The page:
How I met Britain's first operational robot 50 years ago - and now he's up for sale

Gygan is still here, 50 years later - and is to be auctioned next week at Christie’s in London, with bidding expected to reach up to £12,000

Gygan wowed crowds in 1957

"I saw Gygan in about 1963,” says British robot expert David Buckley, “Back then robots were very rare. Gygan was no doubt the only operational one in the whole of the UK - maybe in the whole of Europe.”

The robot could accept spoken commands - he stood nine feet tall, with giant lead acid batteries in his feet. He wowed crowds with abilities such as dancing and crushing cans.

Amazingly, Gygan is still here, 50 years later - and is to be auctioned this week at Christie’s in London, with bidding expected to reach up to £12,000.

When he was unveiled in 1957, his Italian creator claimed that his metal face was modeled on a “proud Englishman”. By 1963, though, some of the sheen had worn off - and Gygan was “working” outside a Ford dealership in Leeds.

Buckley says. “He looked in need of care and attention - and he was billed as Mr Moto. He was standing outside a Ford dealership in Leeds where he was used as a promotional attraction. I am not sure what they were using him for. He was not working and under repair with one foot taken off.”

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Even in 1963, Buckley says that the robot still drew crowds. “I couldn’t get close enough to see the drive train or gears,” he says. “The foot construction amazed me, it was a box of 1/2 inch thick aluminium with a huge lead acid battery in the middle, I don't think there was ever any chance of Gygan falling over!”

Gygan - also known as Cygan - was created by an Italian inventor, Dr Fiorito, who claimed that Gygan had 300,000 parts inside him.

An electronics journal said that many of his interior workings were made from Meccano.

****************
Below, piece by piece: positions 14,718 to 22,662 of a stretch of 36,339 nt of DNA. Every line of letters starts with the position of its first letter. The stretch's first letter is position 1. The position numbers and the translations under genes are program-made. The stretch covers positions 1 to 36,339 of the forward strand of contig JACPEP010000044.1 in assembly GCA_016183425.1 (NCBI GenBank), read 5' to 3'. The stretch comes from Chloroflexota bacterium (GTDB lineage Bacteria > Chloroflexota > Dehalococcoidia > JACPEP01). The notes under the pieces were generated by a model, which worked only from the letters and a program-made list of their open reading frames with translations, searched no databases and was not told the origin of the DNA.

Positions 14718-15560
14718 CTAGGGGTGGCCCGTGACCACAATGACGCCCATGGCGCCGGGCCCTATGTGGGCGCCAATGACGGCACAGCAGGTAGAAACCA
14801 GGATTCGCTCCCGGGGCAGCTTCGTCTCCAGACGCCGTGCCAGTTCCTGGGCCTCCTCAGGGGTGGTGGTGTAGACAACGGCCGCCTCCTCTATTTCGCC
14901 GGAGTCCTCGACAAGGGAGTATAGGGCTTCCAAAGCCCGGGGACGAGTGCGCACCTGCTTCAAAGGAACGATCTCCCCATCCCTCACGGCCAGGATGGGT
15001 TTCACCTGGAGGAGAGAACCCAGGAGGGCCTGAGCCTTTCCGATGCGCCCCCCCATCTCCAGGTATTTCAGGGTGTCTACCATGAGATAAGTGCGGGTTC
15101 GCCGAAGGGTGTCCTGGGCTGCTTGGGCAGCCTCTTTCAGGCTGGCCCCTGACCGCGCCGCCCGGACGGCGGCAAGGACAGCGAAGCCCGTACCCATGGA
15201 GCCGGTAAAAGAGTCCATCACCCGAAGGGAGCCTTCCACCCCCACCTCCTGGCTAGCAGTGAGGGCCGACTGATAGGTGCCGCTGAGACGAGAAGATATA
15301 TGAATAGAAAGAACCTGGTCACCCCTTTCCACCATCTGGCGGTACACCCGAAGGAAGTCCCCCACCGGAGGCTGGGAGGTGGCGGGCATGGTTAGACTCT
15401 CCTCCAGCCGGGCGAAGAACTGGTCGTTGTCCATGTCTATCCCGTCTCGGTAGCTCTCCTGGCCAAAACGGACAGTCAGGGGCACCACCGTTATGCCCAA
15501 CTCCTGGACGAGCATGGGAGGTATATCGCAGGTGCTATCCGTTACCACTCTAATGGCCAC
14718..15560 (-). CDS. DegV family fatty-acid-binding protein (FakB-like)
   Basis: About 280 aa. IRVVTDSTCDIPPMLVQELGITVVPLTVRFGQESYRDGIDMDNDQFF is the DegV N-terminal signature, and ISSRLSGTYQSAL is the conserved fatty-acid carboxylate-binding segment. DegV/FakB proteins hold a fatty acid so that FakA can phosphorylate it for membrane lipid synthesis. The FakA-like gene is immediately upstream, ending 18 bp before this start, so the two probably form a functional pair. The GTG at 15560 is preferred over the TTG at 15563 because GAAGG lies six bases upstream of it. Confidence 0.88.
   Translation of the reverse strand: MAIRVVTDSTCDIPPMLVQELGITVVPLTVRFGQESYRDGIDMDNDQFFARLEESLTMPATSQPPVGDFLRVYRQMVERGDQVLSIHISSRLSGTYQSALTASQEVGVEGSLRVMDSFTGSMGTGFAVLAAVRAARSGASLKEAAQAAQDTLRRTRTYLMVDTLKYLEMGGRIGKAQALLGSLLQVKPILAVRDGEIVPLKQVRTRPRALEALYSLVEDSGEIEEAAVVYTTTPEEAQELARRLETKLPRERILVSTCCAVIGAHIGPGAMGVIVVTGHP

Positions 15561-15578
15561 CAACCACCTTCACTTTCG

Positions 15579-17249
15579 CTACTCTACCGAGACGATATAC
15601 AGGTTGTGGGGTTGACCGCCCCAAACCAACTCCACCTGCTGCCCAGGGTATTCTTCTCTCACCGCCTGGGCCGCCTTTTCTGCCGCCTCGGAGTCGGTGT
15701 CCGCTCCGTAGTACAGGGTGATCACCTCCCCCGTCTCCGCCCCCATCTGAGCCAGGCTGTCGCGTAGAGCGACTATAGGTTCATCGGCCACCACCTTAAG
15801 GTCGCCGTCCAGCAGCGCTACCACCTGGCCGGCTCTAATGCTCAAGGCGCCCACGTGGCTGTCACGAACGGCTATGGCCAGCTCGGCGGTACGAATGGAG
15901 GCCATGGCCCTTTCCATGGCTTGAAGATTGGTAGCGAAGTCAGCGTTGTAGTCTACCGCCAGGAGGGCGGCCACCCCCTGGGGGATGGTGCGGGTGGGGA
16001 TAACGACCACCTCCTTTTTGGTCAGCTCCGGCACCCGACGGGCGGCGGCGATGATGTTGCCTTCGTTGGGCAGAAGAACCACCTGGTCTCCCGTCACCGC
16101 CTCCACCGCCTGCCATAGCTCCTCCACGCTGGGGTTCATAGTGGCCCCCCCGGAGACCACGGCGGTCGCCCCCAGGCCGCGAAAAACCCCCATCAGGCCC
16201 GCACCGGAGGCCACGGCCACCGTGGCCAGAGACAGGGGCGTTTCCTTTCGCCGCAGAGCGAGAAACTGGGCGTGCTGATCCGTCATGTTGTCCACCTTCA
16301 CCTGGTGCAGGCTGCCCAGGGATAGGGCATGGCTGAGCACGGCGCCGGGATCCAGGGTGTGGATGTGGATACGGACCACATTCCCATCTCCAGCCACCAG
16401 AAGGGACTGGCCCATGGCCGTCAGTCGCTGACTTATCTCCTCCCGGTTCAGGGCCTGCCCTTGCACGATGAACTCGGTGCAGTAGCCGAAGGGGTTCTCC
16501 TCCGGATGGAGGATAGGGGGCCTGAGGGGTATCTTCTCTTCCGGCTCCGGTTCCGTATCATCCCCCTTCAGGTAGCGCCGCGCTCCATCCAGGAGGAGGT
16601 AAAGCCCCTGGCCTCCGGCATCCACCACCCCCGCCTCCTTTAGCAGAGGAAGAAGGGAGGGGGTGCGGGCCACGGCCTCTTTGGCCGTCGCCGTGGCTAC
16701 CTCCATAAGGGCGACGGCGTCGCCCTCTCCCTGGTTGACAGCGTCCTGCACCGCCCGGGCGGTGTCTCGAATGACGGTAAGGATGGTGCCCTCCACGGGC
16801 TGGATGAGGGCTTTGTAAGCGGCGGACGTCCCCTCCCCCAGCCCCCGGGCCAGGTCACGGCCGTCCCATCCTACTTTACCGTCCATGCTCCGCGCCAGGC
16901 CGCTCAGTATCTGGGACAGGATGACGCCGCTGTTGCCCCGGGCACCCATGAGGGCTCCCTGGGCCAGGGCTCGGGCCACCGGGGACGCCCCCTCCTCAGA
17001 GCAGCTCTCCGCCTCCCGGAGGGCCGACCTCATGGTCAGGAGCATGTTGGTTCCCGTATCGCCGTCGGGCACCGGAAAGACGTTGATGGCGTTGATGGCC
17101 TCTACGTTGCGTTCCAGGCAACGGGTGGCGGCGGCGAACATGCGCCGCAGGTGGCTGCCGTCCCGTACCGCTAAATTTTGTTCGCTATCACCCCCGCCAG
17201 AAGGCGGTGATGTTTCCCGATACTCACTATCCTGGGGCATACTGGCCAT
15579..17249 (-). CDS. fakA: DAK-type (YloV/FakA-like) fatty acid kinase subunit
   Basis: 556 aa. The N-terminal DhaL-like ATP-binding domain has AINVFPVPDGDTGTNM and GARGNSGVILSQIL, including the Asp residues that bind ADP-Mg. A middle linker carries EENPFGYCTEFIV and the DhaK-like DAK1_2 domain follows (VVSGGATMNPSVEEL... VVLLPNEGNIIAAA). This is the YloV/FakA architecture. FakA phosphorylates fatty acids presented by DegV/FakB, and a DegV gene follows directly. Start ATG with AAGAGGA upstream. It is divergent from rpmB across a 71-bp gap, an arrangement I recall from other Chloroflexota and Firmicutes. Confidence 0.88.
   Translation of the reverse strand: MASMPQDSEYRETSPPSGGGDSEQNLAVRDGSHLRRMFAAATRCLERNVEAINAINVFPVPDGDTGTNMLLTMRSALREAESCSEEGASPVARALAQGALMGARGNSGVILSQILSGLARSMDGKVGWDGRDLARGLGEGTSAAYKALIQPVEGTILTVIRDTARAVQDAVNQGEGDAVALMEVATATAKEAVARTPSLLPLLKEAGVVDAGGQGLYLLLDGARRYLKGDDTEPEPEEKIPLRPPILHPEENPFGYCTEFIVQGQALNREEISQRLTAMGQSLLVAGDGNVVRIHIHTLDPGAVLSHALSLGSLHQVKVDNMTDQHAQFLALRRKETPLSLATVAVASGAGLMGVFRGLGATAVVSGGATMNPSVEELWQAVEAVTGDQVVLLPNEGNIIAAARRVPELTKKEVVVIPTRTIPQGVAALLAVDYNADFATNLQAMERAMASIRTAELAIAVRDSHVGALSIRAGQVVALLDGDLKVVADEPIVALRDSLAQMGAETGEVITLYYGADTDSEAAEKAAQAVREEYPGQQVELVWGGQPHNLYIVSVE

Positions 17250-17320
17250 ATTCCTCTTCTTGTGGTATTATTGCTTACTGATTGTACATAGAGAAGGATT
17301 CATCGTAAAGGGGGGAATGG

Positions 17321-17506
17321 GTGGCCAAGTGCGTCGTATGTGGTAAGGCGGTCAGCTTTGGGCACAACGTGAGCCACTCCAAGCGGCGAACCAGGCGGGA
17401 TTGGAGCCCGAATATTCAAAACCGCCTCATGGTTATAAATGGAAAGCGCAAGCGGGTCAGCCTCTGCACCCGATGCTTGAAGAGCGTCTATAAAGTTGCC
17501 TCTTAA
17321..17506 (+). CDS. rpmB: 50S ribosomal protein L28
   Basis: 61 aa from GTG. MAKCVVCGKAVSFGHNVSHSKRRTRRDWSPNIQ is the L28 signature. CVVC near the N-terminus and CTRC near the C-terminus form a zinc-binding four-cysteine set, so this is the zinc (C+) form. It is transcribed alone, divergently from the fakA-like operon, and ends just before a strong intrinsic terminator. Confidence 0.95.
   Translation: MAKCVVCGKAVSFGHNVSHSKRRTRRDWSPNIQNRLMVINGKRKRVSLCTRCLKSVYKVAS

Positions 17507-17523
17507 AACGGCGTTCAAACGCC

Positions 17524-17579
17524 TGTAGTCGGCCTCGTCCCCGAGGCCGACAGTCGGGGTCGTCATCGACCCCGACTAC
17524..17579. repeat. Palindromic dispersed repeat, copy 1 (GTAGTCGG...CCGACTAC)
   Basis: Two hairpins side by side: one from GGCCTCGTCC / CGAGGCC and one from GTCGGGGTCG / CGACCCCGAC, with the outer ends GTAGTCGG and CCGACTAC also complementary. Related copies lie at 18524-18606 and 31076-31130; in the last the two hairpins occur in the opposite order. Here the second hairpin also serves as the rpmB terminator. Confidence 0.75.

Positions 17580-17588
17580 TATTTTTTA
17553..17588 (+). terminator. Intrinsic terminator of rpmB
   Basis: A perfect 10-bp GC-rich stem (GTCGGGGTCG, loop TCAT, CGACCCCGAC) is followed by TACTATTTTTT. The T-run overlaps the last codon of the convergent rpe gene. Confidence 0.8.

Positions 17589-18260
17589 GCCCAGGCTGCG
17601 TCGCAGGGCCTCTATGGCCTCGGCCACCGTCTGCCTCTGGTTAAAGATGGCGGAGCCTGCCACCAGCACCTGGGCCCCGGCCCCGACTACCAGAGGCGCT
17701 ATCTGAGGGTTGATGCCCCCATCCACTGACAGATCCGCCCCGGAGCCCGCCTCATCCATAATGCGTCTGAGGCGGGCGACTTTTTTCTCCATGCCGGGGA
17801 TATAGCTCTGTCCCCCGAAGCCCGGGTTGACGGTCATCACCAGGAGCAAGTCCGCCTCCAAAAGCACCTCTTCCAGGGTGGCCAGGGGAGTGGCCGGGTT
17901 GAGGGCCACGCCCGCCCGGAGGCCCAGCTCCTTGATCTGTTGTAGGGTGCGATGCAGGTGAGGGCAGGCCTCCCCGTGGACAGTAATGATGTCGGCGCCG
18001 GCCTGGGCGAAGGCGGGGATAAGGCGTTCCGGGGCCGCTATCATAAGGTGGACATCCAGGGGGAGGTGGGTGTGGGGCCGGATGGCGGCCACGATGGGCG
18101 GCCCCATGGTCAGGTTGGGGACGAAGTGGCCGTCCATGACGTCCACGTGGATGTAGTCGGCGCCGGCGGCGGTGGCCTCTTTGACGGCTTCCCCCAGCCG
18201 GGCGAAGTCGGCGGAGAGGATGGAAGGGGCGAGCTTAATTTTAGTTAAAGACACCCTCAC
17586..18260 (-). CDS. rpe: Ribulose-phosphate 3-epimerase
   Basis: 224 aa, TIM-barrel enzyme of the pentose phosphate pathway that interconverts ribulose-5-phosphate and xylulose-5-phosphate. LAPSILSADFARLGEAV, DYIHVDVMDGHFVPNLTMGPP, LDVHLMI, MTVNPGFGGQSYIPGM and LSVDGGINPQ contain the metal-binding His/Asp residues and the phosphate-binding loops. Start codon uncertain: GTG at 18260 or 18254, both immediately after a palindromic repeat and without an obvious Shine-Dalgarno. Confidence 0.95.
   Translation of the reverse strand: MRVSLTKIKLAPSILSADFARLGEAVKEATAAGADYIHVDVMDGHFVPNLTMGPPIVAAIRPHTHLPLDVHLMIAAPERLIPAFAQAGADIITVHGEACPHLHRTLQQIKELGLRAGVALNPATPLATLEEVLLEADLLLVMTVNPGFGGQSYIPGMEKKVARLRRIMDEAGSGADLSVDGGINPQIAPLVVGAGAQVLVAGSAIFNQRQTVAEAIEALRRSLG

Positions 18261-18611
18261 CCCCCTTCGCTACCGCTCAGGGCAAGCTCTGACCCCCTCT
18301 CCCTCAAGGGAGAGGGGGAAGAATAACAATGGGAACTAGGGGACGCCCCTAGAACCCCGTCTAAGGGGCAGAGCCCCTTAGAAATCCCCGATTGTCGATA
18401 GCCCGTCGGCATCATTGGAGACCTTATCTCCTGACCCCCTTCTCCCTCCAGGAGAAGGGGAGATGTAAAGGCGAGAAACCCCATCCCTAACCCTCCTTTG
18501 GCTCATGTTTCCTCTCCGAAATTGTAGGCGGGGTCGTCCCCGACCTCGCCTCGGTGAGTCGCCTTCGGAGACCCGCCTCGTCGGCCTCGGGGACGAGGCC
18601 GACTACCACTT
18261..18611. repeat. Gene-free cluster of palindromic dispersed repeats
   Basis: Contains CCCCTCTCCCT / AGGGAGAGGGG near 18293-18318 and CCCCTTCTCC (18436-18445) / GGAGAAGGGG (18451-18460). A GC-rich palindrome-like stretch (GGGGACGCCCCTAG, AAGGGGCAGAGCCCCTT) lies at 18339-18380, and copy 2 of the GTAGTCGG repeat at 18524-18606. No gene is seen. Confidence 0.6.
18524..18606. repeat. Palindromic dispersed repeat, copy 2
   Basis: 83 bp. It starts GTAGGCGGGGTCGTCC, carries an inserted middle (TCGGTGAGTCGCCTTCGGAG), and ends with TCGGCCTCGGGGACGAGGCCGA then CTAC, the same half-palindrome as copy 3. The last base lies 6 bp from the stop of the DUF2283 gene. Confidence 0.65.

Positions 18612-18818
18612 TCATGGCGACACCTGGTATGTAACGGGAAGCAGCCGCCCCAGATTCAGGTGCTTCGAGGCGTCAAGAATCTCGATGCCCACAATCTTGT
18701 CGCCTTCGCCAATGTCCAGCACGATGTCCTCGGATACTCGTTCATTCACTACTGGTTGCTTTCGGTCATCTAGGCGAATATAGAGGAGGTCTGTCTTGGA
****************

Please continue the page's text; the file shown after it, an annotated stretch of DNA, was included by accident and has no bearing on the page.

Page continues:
“Cygan is positively enormous!," Radio Control Models and Electronics wrote at the time. "It is over eight feet tall and weights over 1,000lbs. This weight includes batteries and accumulators which give an operational time of 4 and a half hours.”

The robot could respond to coloured lights, and walk using motorised legs and “wheeled trolleys” in his feet. Gygan was among the first robots to tour Britain.

“There had been Peter Holland's Mr Robotham in the Model Maker magazine (1955) and I had seen pictures of the American robot Garco (1953) in the Junior Sketch paper and the film robot Robby in Forbidden Planet (1956) but that was about it,” says Buckley.

Buckley built his own “aged eight or nine” and created Zeaker, Britain’s first commercial desktop mobile robot, and Shadow Biped, Britain’s first humanoid biped walking robot.

The robot is to be auctioned on September 5, at Christie’s in London - at a special “Out of the Ordinary” auction alongside a stuffed ostrich, a triceratops skull and an “ornithopter”, a pedal-powered flying machine with flapping wings.

“Last I heard in 2007 it had been sold by a second hand shop in London but the shop owner wouldn't tell me who bought it,” Buckley said. “It would appear from the Pathe News film that Radio Control Models & Electronics have misnamed Gygan as Cygan. Personally I much prefer Cygan - as befitting 'a proud Englishman'”